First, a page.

When I first saw a second pink line fade into view on that pregnancy test, I whisper-shouted at it, “No, no, no no no. Stop it!” It wasn’t a complete shock to me — my husband and I decided to start trying for a baby, but that was just a few weeks ago. Surely, life couldn’t change that fast. And yet, despite the knowledge that this could indeed happen, it felt like an out-of-body experience, and one that I was entirely unprepared for. That tiny test strip had just changed my and my husband’s life as I knew it. Forever.
Once our little stowaway was public knowledge, friends, family, and strangers would routinely enthuse with me: “You must be so excited.” I would force a grin back, “Yep, we’re super excited.” Bubbling up under the surface were the things I couldn’t say aloud: “I feel depressed. This happened so fast that we didn’t have time to second-guess the decision. This feels unplanned, even though it wasn’t. I still feel like a kid sometimes, myself. I’m scared to lose my independence. I still want to travel and build my career. I don’t want to turn into a harried housewife who has lost her identity.” So I just smiled, and answered with a generic pleasant response.
Each month, it got harder to deny the obvious: a baby really was coming. I found joy in decorating the nursery, musing over names, and watching our little guy bounce around on the TV during ultrasound visits. He slowly transitioned in my mind from being a future idea to a present reality, even though he’d been real and present even before the moment I knew of his existence.
As terrible as it sounds, I began to resent my sweet baby for the change he would be bringing, and for my increasing discomfort. The swelling, difficulty breathing, crowded stomach, heartburn, inability to enjoy quality sleep, low libido, and constant tiredness made me feel like I’d be pregnant forever. I began to cry over stupid things, and would sob if my husband and I argued. I teared up at Christmas songs on the radio. I hated this newfound sensitivity—I had always prided myself on reining in my feelings and saving emotional displays for truly significant events. (I later discovered I wasn’t alone—antenatal anxiety affects over half of pregnant women and about 20% of pregnant women experience antenatal depression. In our later articles, we will delve more into antenatal mental health care*.)
Finally, I began to get excited about my son’s birth, not because I wanted to take care of a newborn, but because I didn’t feel like I could go on another day with every part of my body compromised in some way by this pregnancy. Surely, having him on the outside would be so. much. easier. I devoured Reddit posts and articles that agreed with my own feelings, shamelessly embracing confirmation bias in all its glory.
My son’s birth came with its own challenges. Though we desired a hospital birth from the beginning, many unexpected interventions were necessary because our baby had late heart rate decelerations, likely caused by cord compression. Despite my nurses and doctors attempting every other option, we ultimately decided to have a c-section to avoid what could quickly become emergent one. Hearing that he was struggling to get enough oxygen was all I needed to feel one of the strongest motherly instincts I’d ever had: anything was worth it to protect my little guy, and suddenly, I was dying to meet him.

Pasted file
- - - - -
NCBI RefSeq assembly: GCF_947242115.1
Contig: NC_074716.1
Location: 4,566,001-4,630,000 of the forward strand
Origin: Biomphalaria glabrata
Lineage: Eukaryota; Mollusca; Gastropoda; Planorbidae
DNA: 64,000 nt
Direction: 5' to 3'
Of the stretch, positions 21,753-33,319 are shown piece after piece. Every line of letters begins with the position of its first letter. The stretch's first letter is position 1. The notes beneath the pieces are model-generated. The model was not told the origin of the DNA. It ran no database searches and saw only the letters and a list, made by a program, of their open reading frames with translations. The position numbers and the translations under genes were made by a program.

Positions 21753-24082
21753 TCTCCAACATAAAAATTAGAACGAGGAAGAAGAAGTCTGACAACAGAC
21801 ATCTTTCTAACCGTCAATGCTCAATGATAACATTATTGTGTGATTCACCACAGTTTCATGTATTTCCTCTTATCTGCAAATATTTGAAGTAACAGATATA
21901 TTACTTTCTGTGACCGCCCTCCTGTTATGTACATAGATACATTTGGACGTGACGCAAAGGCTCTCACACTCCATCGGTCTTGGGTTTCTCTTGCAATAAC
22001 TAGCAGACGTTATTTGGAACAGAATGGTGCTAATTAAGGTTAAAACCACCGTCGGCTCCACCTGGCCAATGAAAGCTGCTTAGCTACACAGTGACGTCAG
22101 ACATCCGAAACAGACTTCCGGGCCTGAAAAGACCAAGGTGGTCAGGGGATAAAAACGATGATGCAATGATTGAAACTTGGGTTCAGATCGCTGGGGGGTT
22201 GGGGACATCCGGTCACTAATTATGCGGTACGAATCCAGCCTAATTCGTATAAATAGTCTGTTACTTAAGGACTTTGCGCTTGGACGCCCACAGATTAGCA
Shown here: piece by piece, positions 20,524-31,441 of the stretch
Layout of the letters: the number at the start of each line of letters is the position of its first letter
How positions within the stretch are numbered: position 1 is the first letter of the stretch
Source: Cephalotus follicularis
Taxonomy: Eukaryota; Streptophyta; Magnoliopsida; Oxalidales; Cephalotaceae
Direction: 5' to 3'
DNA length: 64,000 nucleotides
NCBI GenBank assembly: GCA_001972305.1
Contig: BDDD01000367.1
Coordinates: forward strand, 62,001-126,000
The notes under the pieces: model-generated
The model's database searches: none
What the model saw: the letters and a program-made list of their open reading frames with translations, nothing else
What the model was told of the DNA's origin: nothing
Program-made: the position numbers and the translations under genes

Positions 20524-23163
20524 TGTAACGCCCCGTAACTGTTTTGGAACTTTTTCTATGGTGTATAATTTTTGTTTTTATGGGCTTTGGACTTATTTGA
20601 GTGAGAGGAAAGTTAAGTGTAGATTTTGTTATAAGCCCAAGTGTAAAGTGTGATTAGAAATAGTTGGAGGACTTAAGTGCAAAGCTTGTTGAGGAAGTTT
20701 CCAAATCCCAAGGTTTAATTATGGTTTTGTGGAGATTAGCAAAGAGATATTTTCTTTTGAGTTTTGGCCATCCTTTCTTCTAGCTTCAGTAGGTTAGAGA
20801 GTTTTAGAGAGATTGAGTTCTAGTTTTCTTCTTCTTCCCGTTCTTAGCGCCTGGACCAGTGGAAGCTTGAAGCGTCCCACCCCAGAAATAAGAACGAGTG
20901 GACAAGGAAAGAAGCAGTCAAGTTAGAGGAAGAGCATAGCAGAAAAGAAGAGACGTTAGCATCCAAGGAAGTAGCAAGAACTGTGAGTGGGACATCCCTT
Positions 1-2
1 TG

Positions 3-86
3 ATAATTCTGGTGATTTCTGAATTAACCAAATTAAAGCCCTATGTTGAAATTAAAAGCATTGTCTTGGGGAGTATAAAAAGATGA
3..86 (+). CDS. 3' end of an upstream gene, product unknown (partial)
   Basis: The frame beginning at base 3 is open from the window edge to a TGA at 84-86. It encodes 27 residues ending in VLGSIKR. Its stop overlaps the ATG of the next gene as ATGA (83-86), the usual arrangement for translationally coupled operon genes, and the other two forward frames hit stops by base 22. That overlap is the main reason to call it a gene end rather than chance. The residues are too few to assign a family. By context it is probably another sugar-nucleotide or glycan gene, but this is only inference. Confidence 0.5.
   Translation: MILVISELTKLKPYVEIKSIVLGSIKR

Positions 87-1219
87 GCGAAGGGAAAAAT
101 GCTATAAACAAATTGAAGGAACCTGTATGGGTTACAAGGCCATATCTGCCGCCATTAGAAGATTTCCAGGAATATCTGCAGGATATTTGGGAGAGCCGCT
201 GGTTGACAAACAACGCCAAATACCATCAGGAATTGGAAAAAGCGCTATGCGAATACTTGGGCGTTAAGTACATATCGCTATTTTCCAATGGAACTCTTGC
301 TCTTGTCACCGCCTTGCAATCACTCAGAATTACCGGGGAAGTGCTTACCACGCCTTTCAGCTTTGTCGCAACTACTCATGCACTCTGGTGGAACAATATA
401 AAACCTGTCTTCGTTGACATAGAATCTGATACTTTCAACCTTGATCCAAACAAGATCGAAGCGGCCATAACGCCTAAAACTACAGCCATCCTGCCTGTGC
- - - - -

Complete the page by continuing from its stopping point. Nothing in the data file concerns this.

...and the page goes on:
I was 25, healthy, did not have gestational diabetes or any other risk factors, and yet here I was being wheeled into the OR for an urgent, unplanned c-section. To make matters worse, my epidural was converted into general anesthesia after I repeatedly felt the edge of the scalpel cutting into my belly. Yep. Three times, I felt the knife on my lower abdomen, before the anesthesiologist decided to put me under completely. I didn’t get to meet my son until an hour and a half after he was born, and even then, I was groggy from the gas. There was no time to feel robbed of the birth experience I’d expected: I was simply consumed by a sleep-deprived and medicated bliss. Seeing his sweet face and feeling him on my chest was a moment I will always cherish.
Here we are now, 7 months since his birth, and I can say that yes: everyone is right; motherhood is hard (especially those first few weeks!) But, for me at least, my sweet son has a way of making me care less about the challenges and changes, because he himself has been the best and most beautiful change I could have ever imagined in my life.
If you’re an expectant mom, or thinking of embarking on the journey of motherhood, I will agree with the adage that you’ll never be ready. I’ve never been a baby-crazy, kid-obsessed woman, and I certainly was not ready. Yet, here I am, completely obsessed and in love with my little man. My heart melts when he rests his head on my shoulder and snuggles into me for comfort. I can’t even describe the elation I have when he smiles at me. His mere existence gives me such positive and loving feelings that I cannot even put it into words.
Everyone says motherhood changes everything, but I did not know in what way. It is not even the sleepless nights, the dirty clothes, the diapers, or even the suddenly-truncated freedom I’ve been experiencing, that has surprised me most. The biggest shock of motherhood, for me, is how much I love it.
*This article is for informational purposes only and is not meant to replace medical care. As always, check with your doctor to discuss your feelings when pregnant to make sure the feelings you are having are normal and not antenatal depression.